So, during all of this time, I had every intention to become an engineer. I really struggled with low self-esteem and confidence so I never thought that I could be something more or that it’d be possible for me, so I went with the “safe” route. I did really well in school, I was great at math and CAD. Engineering came so easy to me. 

At 17 I enlisted into the Air Force National Guard as a KC-135 Crew Chief. And right after high school, I was flown out to Texas for 6 months where I did my training. My plan was to use the AF to pay for college and then get a degree. My time in the Air Force, it taught me a lot about myself. Music was still on my mind at this point and when I got to tech school at Sheppard AFB, I became the golden bullet (leader or in charge) of their marching band. 

I’ve always struggled with depression so when I came back home to Michigan that’s when it hit me the hardest. Looking back now I’m realizing that all these choices were just the safe route and not what I really wanted. When I moved back home to Michigan, I got medically discharged from the Air Force and hit rock bottom. 

That fall I went to CMU for a semester before transferring to Mott community college in Flint. When I moved back home, I was really depressed and suicidal. Around that time is when I dove deep into spirituality. 

While living at home, I was going to therapy and trying different antidepressants. Both of these things really helped me. But nothing could’ve prepared me for the fall of 2019. About a month before finals, I ended up getting diagnosed with a rare form of thyroid cancer. Diffuse sclerosing papillary thyroid carcinoma. While this was the most difficult challenge I’ve ever faced in my life, it has transformed me into a better version of myself. Before cancer, I had more of a pessimistic outlook on life, but after my surgery, something changed so optimistically.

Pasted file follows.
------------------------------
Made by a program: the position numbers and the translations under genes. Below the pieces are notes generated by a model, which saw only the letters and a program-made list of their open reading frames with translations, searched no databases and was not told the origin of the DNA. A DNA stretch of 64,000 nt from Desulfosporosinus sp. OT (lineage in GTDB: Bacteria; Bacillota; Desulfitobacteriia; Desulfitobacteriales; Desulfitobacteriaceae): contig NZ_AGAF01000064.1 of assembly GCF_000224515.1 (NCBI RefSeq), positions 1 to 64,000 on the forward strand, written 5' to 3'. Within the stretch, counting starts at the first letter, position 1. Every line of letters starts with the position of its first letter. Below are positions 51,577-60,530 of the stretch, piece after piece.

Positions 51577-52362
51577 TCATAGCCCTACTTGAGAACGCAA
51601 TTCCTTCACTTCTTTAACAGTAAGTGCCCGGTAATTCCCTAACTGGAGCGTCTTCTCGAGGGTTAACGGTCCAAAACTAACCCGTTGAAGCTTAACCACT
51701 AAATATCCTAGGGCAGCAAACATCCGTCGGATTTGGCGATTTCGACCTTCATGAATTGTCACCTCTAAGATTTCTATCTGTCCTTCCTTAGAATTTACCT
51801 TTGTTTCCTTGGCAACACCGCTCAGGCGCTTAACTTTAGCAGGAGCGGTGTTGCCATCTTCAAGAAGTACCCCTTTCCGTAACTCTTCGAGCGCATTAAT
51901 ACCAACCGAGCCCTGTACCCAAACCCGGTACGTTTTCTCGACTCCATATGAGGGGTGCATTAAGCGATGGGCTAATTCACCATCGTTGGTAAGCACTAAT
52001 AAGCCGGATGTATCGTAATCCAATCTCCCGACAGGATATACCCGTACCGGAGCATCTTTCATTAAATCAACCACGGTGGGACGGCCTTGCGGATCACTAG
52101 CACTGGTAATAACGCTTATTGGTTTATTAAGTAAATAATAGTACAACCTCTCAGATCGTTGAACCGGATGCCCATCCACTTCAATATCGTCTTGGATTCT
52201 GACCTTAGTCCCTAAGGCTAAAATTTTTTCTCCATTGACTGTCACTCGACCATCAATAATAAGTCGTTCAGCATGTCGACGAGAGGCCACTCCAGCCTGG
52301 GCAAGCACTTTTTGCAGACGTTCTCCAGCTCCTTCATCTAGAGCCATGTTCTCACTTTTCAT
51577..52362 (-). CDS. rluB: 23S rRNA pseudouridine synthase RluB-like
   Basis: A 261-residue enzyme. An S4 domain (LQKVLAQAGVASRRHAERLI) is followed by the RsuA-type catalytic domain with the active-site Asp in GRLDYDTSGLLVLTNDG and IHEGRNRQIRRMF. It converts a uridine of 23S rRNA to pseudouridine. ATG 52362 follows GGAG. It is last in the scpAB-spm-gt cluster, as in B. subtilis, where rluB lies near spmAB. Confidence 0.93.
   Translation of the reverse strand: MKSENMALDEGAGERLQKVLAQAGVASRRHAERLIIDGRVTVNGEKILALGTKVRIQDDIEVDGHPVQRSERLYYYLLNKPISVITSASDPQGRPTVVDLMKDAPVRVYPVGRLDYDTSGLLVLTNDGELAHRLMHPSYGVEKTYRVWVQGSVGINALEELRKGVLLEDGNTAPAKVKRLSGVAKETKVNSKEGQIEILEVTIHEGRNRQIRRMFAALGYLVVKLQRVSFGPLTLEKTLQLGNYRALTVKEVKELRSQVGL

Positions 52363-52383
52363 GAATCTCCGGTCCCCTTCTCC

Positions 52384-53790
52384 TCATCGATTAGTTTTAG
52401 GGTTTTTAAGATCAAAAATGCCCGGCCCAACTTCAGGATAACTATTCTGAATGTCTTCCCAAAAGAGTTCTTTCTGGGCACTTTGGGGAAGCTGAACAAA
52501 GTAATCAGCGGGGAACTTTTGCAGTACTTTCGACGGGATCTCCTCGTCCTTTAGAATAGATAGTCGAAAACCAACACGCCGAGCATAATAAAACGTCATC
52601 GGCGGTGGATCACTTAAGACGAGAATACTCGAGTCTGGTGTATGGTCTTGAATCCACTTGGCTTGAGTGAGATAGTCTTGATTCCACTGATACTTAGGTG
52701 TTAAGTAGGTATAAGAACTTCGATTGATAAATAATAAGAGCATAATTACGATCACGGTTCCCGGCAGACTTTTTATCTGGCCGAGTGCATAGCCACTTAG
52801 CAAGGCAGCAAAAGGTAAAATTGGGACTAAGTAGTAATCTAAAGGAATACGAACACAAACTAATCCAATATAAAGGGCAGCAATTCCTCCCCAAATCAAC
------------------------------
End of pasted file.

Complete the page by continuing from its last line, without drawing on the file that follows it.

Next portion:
When 2020 came, I met my fiance, and I was going to school for engineering. Once covid hit though, something changed. I realized that I would never want to sit at a desk for the rest of my life, that kind of career wasn’t what I actually wanted. I ended up writing my first song during this time called Homebody. It has yet to be released but will be later this year. Once I started to write music, it gave me a feeling I felt when I was a kid. So, I decided to chase that feeling. 

I dropped out of school, and my parents were pissed. All of my family was so upset and disappointed. But I knew that it was the right thing for me, even if I hadn’t believed I could do it yet I knew that I would find a way. 

Once I wrote Homebody, it was a hit, and everyone around me in my family or friends knows all the lyrics. I play it all the time around the people I love and I feel like that really gave me the confidence to keep pursuing music. 

I knew when my family was finally okay with me pursuing music when for Christmas of 2020, they all banded together and got me 2 hours of studio time. I was elated. At that moment, I felt so accepted and validated. I ended up recording the first version of Sweet Girl, and it just made the fruition of my dreams feel even more real.